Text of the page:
"The world is a divine dream, suspended between the boundaries of time, space and matter" – Syd Banks
When Sheela asked me a couple of weeks back if I would be willing to write a piece about my transformation through this understanding of the Three Principles and the inside out nature of the human experience, I was delighted – after all, there's nothing like a good story to help get the message across. But then I sat down to write it and found myself faced with an incredibly hard task, despite all the writing I do about the Principles, I had no idea where to start. Then I thought, "Well, that's okay. I have a piece already written about how the principles saved my marriage, I can send her that and maybe we can adapt what's written there" and so I did and Sheela was okay with that idea.
But, several days later, while I was mulling over how best to adapt what I had already written, what came to mind is that the essence of transformation is not in the form, the essence of transformation finds itself in the formless, certainly expressed via thought but definitely not in the circumstances of the world that we see.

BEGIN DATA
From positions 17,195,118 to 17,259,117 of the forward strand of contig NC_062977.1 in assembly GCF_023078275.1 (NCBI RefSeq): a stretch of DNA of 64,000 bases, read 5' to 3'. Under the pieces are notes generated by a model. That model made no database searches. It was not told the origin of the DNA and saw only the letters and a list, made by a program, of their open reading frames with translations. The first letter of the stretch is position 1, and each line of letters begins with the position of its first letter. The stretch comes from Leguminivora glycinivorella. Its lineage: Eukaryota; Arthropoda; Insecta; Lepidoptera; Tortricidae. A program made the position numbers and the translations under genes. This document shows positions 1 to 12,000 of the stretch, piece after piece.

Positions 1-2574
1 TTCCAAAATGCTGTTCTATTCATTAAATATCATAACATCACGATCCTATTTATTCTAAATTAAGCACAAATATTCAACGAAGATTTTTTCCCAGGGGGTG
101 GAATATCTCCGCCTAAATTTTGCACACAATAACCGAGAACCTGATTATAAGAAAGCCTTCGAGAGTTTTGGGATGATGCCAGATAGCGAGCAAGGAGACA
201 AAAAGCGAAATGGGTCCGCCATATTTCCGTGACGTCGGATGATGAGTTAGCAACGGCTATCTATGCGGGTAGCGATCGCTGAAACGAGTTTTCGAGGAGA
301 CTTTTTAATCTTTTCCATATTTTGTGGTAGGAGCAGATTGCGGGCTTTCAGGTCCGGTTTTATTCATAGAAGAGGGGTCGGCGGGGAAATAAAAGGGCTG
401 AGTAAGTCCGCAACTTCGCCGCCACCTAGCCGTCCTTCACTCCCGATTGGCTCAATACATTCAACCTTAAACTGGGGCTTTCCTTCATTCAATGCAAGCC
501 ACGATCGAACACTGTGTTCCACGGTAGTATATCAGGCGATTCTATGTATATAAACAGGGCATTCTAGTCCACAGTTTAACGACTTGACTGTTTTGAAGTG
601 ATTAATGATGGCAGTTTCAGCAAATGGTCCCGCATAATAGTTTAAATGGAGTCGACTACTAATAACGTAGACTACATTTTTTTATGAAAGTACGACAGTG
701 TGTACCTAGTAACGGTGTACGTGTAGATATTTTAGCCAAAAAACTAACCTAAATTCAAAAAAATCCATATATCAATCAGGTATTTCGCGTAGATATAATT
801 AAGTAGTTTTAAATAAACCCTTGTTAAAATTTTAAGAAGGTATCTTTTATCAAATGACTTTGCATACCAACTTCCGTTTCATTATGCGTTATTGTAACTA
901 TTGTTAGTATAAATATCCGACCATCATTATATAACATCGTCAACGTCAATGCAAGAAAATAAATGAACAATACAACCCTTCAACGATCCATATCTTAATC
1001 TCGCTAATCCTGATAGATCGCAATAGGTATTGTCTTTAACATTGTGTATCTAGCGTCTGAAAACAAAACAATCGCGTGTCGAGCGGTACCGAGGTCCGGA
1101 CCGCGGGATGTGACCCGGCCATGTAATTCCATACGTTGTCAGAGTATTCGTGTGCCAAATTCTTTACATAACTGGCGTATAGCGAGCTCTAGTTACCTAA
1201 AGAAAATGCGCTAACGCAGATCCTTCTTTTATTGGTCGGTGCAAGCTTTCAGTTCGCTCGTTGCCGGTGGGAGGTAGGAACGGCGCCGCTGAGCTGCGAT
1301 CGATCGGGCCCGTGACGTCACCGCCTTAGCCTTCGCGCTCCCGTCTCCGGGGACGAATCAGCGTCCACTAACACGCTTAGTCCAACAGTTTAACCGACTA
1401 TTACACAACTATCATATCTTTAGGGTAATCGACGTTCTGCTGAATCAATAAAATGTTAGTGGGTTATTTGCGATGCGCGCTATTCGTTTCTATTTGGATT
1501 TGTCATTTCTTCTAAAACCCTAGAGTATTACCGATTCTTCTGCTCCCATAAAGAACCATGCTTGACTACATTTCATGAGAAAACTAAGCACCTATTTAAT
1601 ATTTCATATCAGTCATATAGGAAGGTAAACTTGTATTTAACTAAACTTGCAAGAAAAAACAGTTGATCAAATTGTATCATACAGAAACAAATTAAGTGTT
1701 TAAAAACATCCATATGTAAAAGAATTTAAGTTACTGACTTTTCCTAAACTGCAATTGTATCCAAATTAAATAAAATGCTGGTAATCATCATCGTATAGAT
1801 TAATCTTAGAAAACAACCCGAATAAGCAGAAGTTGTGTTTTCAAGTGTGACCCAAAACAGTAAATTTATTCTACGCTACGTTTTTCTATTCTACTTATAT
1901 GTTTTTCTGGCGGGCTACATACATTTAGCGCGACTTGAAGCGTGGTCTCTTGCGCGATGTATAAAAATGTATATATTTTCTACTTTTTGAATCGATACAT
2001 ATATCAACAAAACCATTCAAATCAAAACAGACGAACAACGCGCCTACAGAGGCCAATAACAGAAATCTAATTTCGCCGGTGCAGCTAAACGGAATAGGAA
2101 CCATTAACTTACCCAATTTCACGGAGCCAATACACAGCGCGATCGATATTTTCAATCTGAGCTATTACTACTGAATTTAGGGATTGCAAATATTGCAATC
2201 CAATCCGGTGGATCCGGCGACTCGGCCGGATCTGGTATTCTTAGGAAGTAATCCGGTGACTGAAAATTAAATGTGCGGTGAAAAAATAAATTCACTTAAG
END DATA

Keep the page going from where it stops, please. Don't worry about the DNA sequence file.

I could delve back into my past memories and give you a glimpse of an abused childhood; I could delve into the past and give you examples of failed relationships, failed careers, failed family life and then explain to you how my world has improved since that time... but to do so, would be to lead you astray.
The essence of this understanding, and the essence of the transformation that comes with this understanding, is that it is not a prescription but very simply a description of the human condition and how we function psychologically; understanding that is where the true transformation lies.
As such, it is incredibly hard for me to go back into my past and search for those examples, and yet I have them but I don't go there anymore, I don't visit those memories – I don't attempt to occult them, sometimes they just pop up but I don't deliberately go looking for them.